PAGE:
115 Clifton St., Kernersville, N.C. 27284
Isaac P.Roberts of Kernersville, N.C. is the owner of several items in the antique line. One is a 6 hp. Fairbanks-Morse gas engine equipped with rotary high tension magneto in good running condition. My father bought this engine in 1925. It was used for shelling corn and sawing wood. One winter my brother and myself shelled 17,000 bushels of corn for a buyer in a cotton gin located on N & S railway. This engine can be started with one hand. I also own one Farmaster (Cushman) 4 hp. equipped with Wico e.k. magneto, however the magneto is weak and I use a 6 volt automobile coil with condenser wired in with the magneto for timing and it starts easily and is mounted on skids.
I own a 10 hp. International gas engine hopper-cooled. This engine is torn down for repairs, mainly boring and sleeve work (special). I have had it running and runs nicely but without restoration of compression. It has to be started with belt power. My 4 hp. Cushman will start it by letting off compression and applying the heavy clutch on the International in a slipping manner until the heavy flywheels turn with momentum until I cut off compression and apply two pole coil & 6 volt battery hooked in with my Webster Mag., (Mag. is weak). This International is about 60 years old, mounted on heavy wheels.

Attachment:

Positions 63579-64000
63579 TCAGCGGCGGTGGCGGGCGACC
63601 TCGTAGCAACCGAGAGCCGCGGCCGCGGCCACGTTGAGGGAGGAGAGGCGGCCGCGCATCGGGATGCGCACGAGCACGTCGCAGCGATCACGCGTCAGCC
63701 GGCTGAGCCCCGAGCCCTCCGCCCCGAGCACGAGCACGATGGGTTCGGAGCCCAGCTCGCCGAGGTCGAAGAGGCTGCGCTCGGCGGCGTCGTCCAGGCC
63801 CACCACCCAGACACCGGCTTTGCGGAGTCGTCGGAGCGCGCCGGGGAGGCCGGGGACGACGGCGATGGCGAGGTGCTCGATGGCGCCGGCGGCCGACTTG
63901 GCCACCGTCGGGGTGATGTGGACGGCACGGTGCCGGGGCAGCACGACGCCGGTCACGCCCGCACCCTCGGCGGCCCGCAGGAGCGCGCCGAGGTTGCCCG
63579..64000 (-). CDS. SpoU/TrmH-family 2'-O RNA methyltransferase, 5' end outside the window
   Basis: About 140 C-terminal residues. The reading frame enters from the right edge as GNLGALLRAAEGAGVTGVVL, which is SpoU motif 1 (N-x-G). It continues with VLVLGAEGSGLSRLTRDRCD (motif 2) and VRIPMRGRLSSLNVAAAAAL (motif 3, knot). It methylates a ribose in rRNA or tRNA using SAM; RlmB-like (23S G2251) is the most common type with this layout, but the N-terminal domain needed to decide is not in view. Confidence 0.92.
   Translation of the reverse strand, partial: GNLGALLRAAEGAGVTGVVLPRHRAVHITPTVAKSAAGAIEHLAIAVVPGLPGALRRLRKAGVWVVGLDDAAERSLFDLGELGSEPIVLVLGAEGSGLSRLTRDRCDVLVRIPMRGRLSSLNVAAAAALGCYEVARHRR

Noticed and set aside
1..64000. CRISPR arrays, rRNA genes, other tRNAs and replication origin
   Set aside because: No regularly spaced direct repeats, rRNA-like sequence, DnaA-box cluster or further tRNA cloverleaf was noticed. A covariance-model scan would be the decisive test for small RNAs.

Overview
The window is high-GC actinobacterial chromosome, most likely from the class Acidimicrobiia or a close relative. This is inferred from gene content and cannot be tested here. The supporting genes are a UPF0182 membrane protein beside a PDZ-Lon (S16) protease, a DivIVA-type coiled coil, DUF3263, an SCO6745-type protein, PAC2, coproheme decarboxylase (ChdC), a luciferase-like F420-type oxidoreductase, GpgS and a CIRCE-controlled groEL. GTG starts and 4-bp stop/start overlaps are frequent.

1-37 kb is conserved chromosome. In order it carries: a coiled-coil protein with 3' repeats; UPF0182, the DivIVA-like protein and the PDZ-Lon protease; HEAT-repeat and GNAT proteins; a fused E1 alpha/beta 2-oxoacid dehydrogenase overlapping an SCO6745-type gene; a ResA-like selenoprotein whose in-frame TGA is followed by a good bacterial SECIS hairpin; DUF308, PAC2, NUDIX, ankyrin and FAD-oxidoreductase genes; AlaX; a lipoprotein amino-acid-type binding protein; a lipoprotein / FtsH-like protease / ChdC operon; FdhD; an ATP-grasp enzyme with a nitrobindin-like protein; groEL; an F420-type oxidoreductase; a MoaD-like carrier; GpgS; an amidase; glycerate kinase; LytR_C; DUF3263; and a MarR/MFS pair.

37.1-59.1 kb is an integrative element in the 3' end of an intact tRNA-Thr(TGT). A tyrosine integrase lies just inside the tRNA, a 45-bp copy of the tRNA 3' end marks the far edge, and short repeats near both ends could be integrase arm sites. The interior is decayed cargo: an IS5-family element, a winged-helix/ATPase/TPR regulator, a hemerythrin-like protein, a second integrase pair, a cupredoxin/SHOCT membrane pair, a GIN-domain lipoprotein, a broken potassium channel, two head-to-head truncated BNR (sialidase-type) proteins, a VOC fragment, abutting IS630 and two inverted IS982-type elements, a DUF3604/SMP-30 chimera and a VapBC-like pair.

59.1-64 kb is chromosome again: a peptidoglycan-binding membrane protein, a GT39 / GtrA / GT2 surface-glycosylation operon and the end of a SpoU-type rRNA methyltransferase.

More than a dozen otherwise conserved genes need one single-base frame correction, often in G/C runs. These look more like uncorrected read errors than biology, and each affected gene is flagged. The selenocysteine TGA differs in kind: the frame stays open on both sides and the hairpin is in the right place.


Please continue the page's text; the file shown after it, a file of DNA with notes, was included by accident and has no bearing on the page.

Instead of dishes in his wife's china closet, Don Stocker has requisitioned it for his panorama of old-time cast-iron agricultural toys. He 'shadowed' Big Fred Leathermon long enough, till he weakened and sold them to him. Look 'em over! You will recognize some. Others Don added by searching and collecting. L. to r. -- Don Stocker, sons, Donny and Alan.
I also have a 1924 model S & S hearse, wood-carved body in running condition; one 1926 Model Dodge coupe, 12 volt system; and one 1923 Model T truck in my basement, being restored. This unit is equipped with a ruxteel axle for pulling power and speed.
I am a retired funeral director and embalmer. I attend show at Kinzer, Pa. and Bladenton show in Florida.
I also own two horse-drawn hearses, one rebuilt in 1894; the other, first type built in U.S.A. unrestored but in good shape. The, 1894 model horse-drawn hearse was used in a funeral near Lexington, N.C. about 4 years ago by special request by a man who was a horse dealer the late Garland Jones.